We now have a new system we are testing internally for sending guaranteed updates across the network. This is very important as we believe this will reduce the problems for those who are experiencing severe desync. We are still testing this internally, and it will be sent out to experimental for more testing next week.
Much more is ongoing, and we look forward to presenting our Roadmap for the rest of the year very soon!
Here is our latest Dev blog created on the 24th February 2014.
So what’s in the Dev Blog?
We are working on improving in-game lighting, not just from a visual perspective but also from a game play perspective, to improve playing at night.
We have enabled light sources such as flashlights and pistol torches, to emit light during the day as they previously haven’t done. However we still have to do some HDR tweaks
This is an area we have wanted to put in for a while. We have added physics middle-ware, which allows us to add throwing items to the game but it also enables us to look at ragdoll and how the characters move within the world.
This is still fairly early days with physics, but we are getting much closer to having something that we can implement into the experimental branch with stability.
We want to add world items that are lootable such as refrigerators that can store items, so they can be looted and the items within them can be interacted with.
Bow and arrows;
One of our programmers has been working on bow and arrows, in the video we show a very early work in progress clip of it. So far progress has been fairly quick with good results, so we are looking forward to seeing how this progresses further.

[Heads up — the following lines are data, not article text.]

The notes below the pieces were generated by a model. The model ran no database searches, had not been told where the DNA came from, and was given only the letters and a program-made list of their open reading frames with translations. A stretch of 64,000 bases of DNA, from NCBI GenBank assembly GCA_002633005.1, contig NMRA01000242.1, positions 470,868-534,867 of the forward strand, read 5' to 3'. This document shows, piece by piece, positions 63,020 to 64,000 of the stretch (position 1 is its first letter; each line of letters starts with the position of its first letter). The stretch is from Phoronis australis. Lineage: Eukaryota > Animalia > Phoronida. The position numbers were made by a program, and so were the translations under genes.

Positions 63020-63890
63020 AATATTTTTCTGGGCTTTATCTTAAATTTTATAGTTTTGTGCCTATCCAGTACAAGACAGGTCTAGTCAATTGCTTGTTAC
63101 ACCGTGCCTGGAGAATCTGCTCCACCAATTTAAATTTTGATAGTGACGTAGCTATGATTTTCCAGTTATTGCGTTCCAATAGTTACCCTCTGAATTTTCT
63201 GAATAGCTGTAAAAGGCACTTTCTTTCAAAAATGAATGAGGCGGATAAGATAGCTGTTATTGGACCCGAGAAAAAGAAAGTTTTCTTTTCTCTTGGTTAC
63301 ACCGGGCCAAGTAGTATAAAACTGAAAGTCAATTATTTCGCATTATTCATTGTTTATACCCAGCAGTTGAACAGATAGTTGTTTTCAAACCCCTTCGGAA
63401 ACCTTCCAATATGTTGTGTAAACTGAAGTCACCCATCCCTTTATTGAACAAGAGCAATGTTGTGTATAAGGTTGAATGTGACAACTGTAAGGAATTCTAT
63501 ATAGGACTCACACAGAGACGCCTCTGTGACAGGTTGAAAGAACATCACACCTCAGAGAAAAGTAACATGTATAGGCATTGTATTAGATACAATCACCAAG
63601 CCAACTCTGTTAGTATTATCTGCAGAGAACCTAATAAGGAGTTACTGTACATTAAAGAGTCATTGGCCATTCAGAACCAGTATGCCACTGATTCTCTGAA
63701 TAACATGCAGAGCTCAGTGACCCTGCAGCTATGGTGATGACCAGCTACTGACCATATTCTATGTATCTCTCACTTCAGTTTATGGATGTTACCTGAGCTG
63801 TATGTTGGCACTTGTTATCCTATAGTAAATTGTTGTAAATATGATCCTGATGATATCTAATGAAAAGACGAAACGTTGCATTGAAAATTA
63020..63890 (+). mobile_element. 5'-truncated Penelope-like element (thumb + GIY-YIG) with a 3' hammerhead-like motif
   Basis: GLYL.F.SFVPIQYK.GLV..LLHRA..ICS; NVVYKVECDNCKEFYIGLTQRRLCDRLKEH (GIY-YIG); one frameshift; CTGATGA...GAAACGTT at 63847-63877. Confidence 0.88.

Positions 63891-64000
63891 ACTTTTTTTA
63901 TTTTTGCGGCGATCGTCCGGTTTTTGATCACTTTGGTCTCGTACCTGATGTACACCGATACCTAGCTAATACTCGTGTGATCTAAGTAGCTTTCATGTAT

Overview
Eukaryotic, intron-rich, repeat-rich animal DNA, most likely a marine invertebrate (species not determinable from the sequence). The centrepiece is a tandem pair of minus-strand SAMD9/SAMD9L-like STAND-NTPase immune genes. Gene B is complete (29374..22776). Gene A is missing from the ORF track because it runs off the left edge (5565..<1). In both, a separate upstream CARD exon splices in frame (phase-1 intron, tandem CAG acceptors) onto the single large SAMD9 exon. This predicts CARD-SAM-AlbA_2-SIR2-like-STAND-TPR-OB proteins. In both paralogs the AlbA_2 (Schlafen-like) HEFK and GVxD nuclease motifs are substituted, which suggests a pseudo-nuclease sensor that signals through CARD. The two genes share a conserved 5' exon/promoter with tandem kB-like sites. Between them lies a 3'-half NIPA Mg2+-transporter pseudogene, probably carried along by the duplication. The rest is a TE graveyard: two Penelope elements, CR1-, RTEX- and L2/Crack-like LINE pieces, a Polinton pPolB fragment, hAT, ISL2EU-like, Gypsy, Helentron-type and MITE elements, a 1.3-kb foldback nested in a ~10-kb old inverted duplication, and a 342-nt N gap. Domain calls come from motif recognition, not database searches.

Animations team has been working hard on getting new transitions and new methods of wielding melee weapons. This is still a work in progress.
We have moved away from our old way of how the animations were working which caused left handed swings. This restricts how the melee attacks are performed. As the hit detection is done from the item position this allows player to be able to easier work out where they are going to hit. This is still very much a work in progress but we hopeful and we look forward to your feedback.
New map updates;
Our map team has been working with artists to add new buildings into game and fixing collision issues with buildings. We have added police stations and new health center buildings across the map as well as improving preexisting towns.
We are currently working on ensuring that all buildings spawn loot as this is a big issue at the moment.
We want it to be almost like an antagonist, we now have rain and weather is properly synced across all clients so all players experience the same weather conditions. Rain will also currently make your clothes damp and then wet, but at the moment this doesn’t really have much effect but in the long term but we definitely want to expand upon that.
Hunting and cooking;
We have dedicated a whole group of artists programmers and designers with experience with hunting games, that are dedicated to working on animals, their behavior and hunting. To maximise the element of survival, our current sprint is focused on cooking and campfires.
One of the big areas people have been reporting is DeSync, we have been working on this directly this is due to the amount of bandwidth DayZ is using because a lot of the messages to do with the inventory are sent via non-guaranteed messages. So if you or someone nearby you has a large amount inventory items, all these messages will be spammed as the server can’t guarantee the client has received them. We have a couple of hot fixes in place but our long term goal for this is to have a guaranteed message system. So the messages are only sent once and not constantly. This will be an ongoing effort.
Zombies are an area of active development, we want to increase the amount of zombies. Tied with this we also want to improve their collision detection indoors. This will be one of the task of the new team will be the hit detection of zombies. We are also actively working on the zombie respawn mechanics, using some of the optimisations that we used with player respawns.
We want zombies to be a good experience so they don’t spawn directly in front of players, this is what is taking the time, as we want to do it properly.
We want to have some objects have persistency throughout server respawns, such as backpacks, paper with written notes one and eventually when we bring barricading in, wood and wooden barricades and keeping it’s exact location in so far.